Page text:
Our Research and Innovation Specialist, Philippe Demougin, talks about the four areas that Side-by-Side will address with their work on sustainable living.
We’re currently in the midst of COP26 (the 26th Climate Change Conference) where world leaders are debating our next steps towards a global Climate Change agenda.
Given this focus, Side-by-Side (Hafod’s research and innovation unit) wanted to share some of the work we’ve been doing on developing a sustainable living programme within a social housing estate in St Mellons, Cardiff.
To do this, we know our first step must be to understand how people make decisions and why they behave in certain ways. If we can get a clear understanding of this, we should be able to know how to make sustainable choices more accessible to more people — especially those in low income communities.
We reviewed hundreds of case studies that explored different behaviours change strategies and interventions. Through this, we identified four areas at which to target the decision-making process. These are the four pillars of behaviour change in our pathway towards sustainable living.
Pillar 1 — Convenience: ‘make the sustainable choice easy’
When supermarkets started to sell organic options in and amongst the non-organic products rather than in separate isles, sales of organic product rose sharply. This is simply because casual shoppers could conveniently pick up an organic product during their normal shopping round rather than being forced to shop specifically in the ‘health food’ section. Making the sustainable option more convenient to access shifted individual behaviour.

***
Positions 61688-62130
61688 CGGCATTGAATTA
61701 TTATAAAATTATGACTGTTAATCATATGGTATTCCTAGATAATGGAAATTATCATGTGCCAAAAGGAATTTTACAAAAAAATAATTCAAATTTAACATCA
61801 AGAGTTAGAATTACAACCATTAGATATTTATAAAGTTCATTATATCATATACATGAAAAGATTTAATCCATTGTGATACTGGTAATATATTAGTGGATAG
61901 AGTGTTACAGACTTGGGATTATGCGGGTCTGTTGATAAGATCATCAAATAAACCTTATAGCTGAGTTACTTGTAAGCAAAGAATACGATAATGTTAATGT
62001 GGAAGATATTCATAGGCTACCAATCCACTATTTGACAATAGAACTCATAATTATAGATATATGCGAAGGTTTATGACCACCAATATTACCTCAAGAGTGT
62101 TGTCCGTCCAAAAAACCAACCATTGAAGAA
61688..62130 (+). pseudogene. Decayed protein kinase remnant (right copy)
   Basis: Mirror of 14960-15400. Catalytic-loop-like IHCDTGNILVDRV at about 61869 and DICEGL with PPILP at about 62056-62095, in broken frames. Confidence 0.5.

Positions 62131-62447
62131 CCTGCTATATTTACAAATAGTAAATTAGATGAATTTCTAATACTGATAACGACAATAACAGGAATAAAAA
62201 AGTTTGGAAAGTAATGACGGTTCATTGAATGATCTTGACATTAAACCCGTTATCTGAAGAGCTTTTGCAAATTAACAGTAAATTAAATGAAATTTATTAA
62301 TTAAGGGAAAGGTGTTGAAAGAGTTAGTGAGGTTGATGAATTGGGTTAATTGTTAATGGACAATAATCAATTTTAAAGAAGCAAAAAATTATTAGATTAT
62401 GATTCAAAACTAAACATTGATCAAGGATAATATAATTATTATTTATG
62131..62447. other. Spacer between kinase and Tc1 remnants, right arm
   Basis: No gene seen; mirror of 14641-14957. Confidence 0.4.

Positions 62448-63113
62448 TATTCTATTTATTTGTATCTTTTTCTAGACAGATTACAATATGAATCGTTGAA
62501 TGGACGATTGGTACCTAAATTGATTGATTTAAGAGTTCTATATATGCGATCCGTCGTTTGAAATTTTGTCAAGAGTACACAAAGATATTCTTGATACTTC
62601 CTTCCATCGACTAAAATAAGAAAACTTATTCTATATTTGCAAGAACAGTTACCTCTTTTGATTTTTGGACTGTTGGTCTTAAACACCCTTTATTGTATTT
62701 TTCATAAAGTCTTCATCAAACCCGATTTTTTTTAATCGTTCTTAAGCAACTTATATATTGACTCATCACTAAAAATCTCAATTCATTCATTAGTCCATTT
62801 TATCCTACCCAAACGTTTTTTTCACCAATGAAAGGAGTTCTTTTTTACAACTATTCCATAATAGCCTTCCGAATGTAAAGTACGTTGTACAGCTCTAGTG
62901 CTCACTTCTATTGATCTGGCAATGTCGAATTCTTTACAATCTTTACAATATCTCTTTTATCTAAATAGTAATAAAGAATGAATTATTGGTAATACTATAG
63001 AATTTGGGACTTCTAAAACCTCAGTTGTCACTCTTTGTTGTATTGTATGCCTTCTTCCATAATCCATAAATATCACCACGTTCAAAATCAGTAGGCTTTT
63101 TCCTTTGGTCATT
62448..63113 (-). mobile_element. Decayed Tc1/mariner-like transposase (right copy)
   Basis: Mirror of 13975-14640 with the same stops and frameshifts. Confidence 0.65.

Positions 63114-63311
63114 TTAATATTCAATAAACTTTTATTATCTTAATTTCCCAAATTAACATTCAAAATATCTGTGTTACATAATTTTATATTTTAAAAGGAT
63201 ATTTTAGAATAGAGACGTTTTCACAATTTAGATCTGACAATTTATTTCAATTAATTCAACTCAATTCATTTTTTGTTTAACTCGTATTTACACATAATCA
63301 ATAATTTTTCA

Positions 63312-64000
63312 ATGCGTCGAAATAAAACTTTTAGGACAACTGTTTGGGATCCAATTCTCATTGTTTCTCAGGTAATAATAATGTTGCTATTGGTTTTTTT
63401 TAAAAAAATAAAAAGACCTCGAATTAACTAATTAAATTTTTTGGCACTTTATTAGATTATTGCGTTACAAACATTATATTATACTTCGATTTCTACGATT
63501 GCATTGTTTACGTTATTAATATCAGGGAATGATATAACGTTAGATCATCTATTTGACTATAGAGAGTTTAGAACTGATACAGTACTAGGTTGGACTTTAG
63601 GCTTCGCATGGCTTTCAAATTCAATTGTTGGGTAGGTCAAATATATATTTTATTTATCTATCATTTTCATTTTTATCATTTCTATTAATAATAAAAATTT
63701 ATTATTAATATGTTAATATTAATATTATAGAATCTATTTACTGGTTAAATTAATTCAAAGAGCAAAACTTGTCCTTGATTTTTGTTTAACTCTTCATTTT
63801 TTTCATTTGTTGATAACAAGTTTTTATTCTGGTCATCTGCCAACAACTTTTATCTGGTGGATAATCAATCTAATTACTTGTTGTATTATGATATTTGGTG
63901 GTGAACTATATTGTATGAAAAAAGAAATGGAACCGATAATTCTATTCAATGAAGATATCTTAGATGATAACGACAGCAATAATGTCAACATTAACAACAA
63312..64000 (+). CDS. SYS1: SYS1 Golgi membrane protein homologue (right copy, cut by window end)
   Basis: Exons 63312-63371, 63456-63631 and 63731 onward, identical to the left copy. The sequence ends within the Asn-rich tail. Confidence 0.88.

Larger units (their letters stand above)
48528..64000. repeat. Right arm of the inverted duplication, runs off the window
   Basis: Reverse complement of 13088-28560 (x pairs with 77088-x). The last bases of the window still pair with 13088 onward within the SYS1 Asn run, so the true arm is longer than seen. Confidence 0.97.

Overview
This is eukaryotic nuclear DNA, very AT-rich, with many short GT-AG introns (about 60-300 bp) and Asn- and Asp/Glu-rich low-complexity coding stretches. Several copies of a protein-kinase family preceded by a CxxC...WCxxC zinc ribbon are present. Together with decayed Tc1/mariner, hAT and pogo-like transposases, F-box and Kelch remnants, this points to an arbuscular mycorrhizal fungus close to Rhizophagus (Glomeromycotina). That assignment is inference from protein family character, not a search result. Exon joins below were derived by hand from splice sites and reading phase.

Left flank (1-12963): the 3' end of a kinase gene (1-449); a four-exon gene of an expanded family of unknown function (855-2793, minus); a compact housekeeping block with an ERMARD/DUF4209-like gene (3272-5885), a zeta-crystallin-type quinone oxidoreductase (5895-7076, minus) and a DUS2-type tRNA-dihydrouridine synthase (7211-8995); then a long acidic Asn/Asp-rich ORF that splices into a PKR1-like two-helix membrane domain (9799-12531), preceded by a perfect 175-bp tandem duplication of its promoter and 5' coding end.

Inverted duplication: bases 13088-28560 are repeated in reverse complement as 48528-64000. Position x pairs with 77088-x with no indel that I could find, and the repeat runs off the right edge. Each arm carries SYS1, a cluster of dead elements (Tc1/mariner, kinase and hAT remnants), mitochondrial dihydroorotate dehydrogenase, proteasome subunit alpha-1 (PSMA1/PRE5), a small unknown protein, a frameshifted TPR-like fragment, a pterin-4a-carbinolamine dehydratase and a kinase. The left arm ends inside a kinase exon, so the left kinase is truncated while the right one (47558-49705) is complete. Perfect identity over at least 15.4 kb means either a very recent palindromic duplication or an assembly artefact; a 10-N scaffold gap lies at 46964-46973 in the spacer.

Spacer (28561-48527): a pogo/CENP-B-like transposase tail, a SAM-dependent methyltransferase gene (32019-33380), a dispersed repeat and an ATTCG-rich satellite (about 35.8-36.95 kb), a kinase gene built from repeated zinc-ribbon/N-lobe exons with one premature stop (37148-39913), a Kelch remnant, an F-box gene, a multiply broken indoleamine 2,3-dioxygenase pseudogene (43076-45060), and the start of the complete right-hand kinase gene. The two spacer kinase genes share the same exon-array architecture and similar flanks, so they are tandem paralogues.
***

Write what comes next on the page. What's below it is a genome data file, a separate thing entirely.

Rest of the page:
So, a relevant question for us in the context of our project might be: How might we make recycling or re-using used items more convenient for people?
Pillar 2 — Quality: ‘improve the quality of the sustainable choice’
This is what has started to happen with electric cars over the course of the past two decades. Significant improvements in battery technology allowed users to drive further and the designs of the electric cars improved significantly, making them a more attractive choice.
For our project, this might mean: Can we find a way to improve walking paths or cycling routes or improve access to public transport so that people might drive less?
Pillar 3 — Price: ‘make the sustainable choice cheaper’
Between 2010 and 2019 the price of solar panels in the UK dropped by 82%. In addition, the UK government introduced new subsidies for households, diminishing the cost further. In those ten years, this resulted in a huge increase in solar panels across the country — from 95 to 13,447 megawatt of cumulative capacity.
So, in the context of our project, we might ask the question: Is there a way for us to make healthy, locally sourced, and sustainably produced food cheaper for people in underserved communities?
Pillar 4 — Education: ‘inform people about sustainability and link it to behaviour’
In many schools with waste separation initiatives, it has been established that educating students on the importance of separating waste — including explanations as to how this benefits the environment — is essential in ensuring that behaviours are altered (alongside the physical introduction of waste separation) to encourage students to effectively use the new waste system.
For our project, this might mean compiling and sharing tips and tricks on how to reduce carbon conveniently while even saving a few pounds.
If you have any thoughts or ideas on how to tackle sustainable behaviours in low income communities please do get in touch at firstname.lastname@example.org